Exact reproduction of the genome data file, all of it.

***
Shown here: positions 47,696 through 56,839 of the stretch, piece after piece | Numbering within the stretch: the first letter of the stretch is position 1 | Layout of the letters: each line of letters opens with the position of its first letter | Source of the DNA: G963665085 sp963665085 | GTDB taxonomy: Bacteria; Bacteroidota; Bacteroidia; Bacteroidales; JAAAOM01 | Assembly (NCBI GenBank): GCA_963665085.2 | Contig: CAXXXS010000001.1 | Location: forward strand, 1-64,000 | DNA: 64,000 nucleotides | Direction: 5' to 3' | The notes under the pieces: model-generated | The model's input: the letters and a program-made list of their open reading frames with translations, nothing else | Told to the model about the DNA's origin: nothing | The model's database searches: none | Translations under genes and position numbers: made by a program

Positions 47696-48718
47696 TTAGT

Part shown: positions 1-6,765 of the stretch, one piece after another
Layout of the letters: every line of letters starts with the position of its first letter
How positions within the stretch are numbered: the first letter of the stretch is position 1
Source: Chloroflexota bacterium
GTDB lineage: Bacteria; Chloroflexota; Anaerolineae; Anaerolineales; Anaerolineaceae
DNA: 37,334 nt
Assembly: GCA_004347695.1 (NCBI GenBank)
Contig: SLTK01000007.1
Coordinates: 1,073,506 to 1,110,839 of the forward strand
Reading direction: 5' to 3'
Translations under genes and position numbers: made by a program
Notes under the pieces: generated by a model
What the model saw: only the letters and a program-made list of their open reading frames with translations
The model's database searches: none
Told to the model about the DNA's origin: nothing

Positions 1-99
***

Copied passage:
Shown here: positions 47,696 through 56,839 of the stretch, piece after piece | Numbering within the stretch: the first letter of the stretch is position 1 | Layout of the letters: each line of letters opens with the position of its first letter | Source of the DNA: G963665085 sp963665085 | GTDB taxonomy: Bacteria; Bacteroidota; Bacteroidia; Bacteroidales; JAAAOM01 | Assembly (NCBI GenBank): GCA_963665085.2 | Contig: CAXXXS010000001.1 | Location: forward strand, 1-64,000 | DNA: 64,000 nucleotides | Direction: 5' to 3' | The notes under the pieces: model-generated | The model's input: the letters and a program-made list of their open reading frames with translations, nothing else | Told to the model about the DNA's origin: nothing | The model's database searches: none | Translations under genes and position numbers: made by a program

Positions 47696-48718
47696 TTAGT

Part shown: positions 1-6,765 of the stretch, one piece after another
Layout of the letters: every line of letters starts with the position of its first letter
How positions within the stretch are numbered: the first letter of the stretch is position 1
Source: Chloroflexota bacterium
GTDB lineage: Bacteria; Chloroflexota; Anaerolineae; Anaerolineales; Anaerolineaceae
DNA: 37,334 nt
Assembly: GCA_004347695.1 (NCBI GenBank)
Contig: SLTK01000007.1
Coordinates: 1,073,506 to 1,110,839 of the forward strand
Reading direction: 5' to 3'
Translations under genes and position numbers: made by a program
Notes under the pieces: generated by a model
What the model saw: only the letters and a program-made list of their open reading frames with translations
The model's database searches: none
Told to the model about the DNA's origin: nothing

Positions 1-99